One of the big keys to success for Western Carolina fly fishers is that many do share information. The successes in this region could have never taken place otherwise. From knots, patterns, casting techniques, line retrievals, solutions of paste, and many other facets for fly fishing. Hard to be a fan of those that take without due credit. This is more common today (entitlement crowds) than ever before.

In all honesty, I think it is quite laughable many of the designer patterns in catalogs today. There is no doubt we could produce a box for my region of the country with less than a dozen patterns that would excel all over the globe. Far too many buy into the allure that their success and failure is due to fly pattern. Without question the majority of the time it is due to the angler. These “big chain” fly suppliers like to appeal more to those that have not figured that out yet.

Mop Fly Mania History

Jim Estes submitted his creation to Umpqua Feather Merchants in Colorado. Umpqua and Montana Fly Company are among the few big players for commercial patterns. It was declined because as he was informed “it was a regional pattern”. This was ironic in a way because it had already won multiple individual, as well as, Fly Fishing Team USA Youth Gold medals in Europe. It was already proven in Patagonia, New Zealand, Chile, and many other exotic trout fishing destinations. Now it is in their 2018 catalog called the Umpqua Mop.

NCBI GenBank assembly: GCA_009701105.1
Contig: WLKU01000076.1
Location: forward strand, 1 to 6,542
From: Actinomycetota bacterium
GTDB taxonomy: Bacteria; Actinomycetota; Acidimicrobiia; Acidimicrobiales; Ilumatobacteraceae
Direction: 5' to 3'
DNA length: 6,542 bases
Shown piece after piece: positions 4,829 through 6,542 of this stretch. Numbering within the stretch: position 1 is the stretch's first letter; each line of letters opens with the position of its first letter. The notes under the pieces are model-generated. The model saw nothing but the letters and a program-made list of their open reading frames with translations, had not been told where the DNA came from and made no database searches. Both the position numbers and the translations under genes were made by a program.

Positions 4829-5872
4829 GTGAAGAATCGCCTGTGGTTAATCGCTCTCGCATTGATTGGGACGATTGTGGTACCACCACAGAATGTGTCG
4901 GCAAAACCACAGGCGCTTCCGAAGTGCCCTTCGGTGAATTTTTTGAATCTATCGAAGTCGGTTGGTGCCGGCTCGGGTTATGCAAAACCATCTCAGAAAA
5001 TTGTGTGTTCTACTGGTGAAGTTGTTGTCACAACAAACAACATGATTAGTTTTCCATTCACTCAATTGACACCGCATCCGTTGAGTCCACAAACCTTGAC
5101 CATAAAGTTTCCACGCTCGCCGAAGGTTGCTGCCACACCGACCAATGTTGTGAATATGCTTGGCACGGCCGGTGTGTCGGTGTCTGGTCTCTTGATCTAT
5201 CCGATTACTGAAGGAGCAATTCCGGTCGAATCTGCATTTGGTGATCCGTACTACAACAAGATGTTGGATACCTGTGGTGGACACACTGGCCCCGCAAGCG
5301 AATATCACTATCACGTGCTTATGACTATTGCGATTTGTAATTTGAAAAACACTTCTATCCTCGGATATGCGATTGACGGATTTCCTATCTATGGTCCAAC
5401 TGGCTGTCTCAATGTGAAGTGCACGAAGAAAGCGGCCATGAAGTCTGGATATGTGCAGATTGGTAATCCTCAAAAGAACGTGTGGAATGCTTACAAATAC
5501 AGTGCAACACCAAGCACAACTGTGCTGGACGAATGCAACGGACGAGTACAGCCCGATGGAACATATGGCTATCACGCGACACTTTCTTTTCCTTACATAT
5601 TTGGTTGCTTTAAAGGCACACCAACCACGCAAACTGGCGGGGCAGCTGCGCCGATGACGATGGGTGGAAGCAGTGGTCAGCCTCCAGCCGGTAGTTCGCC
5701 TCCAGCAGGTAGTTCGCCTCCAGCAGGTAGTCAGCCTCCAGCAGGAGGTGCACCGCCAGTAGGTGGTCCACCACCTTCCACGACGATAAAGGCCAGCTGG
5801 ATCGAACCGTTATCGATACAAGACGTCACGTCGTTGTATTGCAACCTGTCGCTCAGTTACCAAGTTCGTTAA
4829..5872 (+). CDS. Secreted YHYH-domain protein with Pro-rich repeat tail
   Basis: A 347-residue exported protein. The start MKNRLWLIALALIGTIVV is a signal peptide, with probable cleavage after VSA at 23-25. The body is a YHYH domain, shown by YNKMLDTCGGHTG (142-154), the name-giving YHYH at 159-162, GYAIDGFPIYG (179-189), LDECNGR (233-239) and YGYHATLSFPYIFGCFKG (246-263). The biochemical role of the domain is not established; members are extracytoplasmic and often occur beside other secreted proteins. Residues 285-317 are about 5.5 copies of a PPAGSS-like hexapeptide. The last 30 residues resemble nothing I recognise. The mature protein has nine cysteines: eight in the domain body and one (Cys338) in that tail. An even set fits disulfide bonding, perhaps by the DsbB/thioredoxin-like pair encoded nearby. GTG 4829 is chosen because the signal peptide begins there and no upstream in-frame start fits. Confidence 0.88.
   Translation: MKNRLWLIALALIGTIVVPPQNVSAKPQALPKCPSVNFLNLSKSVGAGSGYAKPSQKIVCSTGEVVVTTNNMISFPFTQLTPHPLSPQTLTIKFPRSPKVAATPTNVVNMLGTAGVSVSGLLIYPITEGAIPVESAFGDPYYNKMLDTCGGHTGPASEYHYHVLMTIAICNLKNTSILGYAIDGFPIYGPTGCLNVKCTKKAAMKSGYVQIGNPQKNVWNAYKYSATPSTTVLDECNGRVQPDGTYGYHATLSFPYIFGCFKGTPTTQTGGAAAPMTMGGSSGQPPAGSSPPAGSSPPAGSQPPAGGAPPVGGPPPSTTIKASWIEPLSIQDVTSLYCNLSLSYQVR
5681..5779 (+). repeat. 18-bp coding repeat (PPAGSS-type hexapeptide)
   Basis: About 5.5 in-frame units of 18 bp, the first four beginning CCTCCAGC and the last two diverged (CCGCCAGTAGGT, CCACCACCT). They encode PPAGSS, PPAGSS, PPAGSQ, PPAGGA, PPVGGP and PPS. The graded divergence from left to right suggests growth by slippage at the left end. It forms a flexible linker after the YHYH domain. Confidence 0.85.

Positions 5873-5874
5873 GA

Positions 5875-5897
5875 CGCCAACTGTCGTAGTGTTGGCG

Point is just a few short years ago all kinds of credit was given for articulation of a singular pattern. Articulation is nothing new! I remember nymphs and streamers articulated when I was a teenager.

Bryson City has had many renowned fly fishers from Europe visit during either competition or training for the Team USA Youth or North Carolina Team. October 2016 it was featured in the London Times and the Wall Street Journal. The mop is no doubt one of the most popular patterns in the past 30 years for the sport of fly fishing. Making use of new materials as they become available has always been part of the evolution of the sport of fly fishing and fly tying.